Saturday, May 22, 2010

Rand Paul gets demagogued

By Rick Morris

I was glad to see Rand Paul win the Kentucky Senate primary on Tuesday night both because he will be a thorn in the side of the GOP Good Ol' Boys and because his principled libertarian beliefs are somewhat like a cousin to my own paleocon ones. Sadly, it didn't take long for the professional political hacks of the world to set upon this guy and do everything they can to muddy him up for the fall.

His (naive) good faith in going on the Rachel Maddow show Wednesday night was repaid in predictable fashion, as the usual leftist talking points came bellowing up past the show's Adam's apple. Essentially, his Socratic dialogue about the nature of private property rights coexisting with the need for government to enforce basic civil rights was cast aside in favor of a "YES OR NO? SHOULD BLACK KIDS HAVE BEEN TURNED AWAY FROM A LUNCH COUNTER? YES OR NO?" type of deliberate incivility that was not at all masked by the host's usual phony, furrowed-brow fig-leaf attempts at actual back-and-forth conversation.

Unlike the simpletons who immediately denounced him, I understood what he was talking about and I sympathized. I agree that government should enforce laws against discrimination. Aside from the few bigots in all races, this is a point that is universally agreed-upon and for good reason.

However, as a huge believer in the free market, I don't find private property issues to be so black-and-white, no pun intended. For the cradle-to-grave statists like Ezra Klein, who want the government to control health care and every other decision in our lives, the decision to smear Paul in order to make the race at least potentially winnable for the Democrats is a no-brainer. I get that. Klein, by the way, like Maddow, is another fugazi who likes to pose as a reasonable person interested in ideas all the while throwing feces at the other side.

But the idealogues like Klein and Maddow get away with what they do only because the vast majority of people have sadly been far too intellectually lazy to contemplate what they believe in and why. Paul does us a valuable service in thrusting these issues front and center.

My initial impulse when the controversy began was to take Paul's side completely. Mandates on dining and accomodations are private sector ones and isn't it the ACLU that always tells us that the price of freedom is paid by allowing the dirtbags among us to practice their vile beliefs? Of course it's reprehensible for whites to disallow blacks from their establishment -- or blacks to disallow whites. The question of whether it should be illegal is one that a free mind unafraid of political correctness should be free to debate.

As I say, I started by taking Paul's side completely in my capacity as a strong private property advocate. I changed my mind upon reading a column from the great Bruce Bartlett -- one of the foremost thinkers on today's scene -- when he pointed out that the Deep South of the 1960s could not have been pulled out of the nightmare of racism without the measures on public accomodations. I believe strongly that, all things being equal, bigots who exclude people of races other than their own will not exist in business for long. Our races in this country are tribal, but not to the extent of outright hostility in the overwhelming majority of instances. Decent-hearted people would not patronize these businesses and advocates for equality would organize boycotts to successfully shut them down. The free market would work, without the corrupting influence of Mommy Government trying to do what it never can, to legislate what is in people's hearts.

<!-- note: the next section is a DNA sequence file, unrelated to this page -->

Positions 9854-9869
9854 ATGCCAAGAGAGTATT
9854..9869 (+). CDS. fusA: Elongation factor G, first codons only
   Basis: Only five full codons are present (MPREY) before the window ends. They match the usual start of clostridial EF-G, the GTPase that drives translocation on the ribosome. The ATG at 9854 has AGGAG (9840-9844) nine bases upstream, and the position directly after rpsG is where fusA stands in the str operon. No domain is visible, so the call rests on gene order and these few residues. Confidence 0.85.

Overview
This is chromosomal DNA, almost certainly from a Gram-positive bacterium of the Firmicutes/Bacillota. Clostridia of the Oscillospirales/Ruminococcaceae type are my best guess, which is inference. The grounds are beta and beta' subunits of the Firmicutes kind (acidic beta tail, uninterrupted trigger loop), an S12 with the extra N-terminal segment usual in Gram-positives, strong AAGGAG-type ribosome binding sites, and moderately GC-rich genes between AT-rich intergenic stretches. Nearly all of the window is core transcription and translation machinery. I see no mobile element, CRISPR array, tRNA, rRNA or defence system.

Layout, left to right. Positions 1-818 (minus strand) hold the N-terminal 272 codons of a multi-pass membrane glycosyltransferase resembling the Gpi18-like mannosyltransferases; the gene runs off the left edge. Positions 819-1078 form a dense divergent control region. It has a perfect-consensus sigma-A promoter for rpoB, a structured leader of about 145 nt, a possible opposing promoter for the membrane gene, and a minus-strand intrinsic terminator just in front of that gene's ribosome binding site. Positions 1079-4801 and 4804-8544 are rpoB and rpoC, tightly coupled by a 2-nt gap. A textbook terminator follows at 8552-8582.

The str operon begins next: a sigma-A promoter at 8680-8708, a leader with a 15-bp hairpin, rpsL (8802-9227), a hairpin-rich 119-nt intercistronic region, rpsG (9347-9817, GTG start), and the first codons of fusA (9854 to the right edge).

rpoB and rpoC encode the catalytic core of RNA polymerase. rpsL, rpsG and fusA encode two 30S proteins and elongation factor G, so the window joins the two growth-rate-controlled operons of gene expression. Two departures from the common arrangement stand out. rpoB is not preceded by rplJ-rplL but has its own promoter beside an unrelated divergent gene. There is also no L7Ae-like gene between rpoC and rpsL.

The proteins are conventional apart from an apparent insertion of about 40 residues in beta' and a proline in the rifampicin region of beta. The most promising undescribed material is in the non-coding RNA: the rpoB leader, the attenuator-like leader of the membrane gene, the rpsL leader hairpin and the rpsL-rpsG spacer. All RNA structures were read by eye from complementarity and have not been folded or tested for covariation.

But the key phrase is "all things being equal." Bartlett is right, and I was initially wrong not to take into consideration the reality that 100 years of Jim Crow necessitated the measures I questioned. Otherwise, the deeply-ingrained bigotry of the time would have led to most businesses in the South continuing to refuse to service blacks. So something that I would intellectually classify as a market distortion was necessitated by 100+ years of a huge market distortion in the other direction.

[While we're questioning provisions of the 1964 Civil Rights Act, I think it ideally would have had some more weight against the possibility of quotas. I know that the bill did not authorize them, but it didn't have enough teeth in it against the possibility of reverse discrimination. The lesson here is that even though reverse discrimination might have seemed like an absurd eventuality in 1964, it did come to pass with the notion of set-asides and weighted test scores for federal jobs. Never legislate for the moment, always try to take into consideration the ramifications for decades and generations down the road. I know this firsthand as somebody who expressly got the "Thank you, please apply in the future treatment" once when I checked off "white male" on a mandatory form that was part of a job application. OK, lecture over on this side subject.]

Regardless of where you come down on these subjects, however, as long as you're tackling them in good faith, there ought to be room for your arguments in the arena of ideas. Attempts by statist demagogues who never want any mandate of Big Government to be questioned are wrong, as is the shoehorning of serious public policy debates into sound-bite gotcha politics. Sadly, however, as jerks like Maddow and Klein continue to prove, such methods are the ways of the world these days. Think about that the next time you hear their simpering about why nobody will discuss issues honestly and fearlessly anymore.

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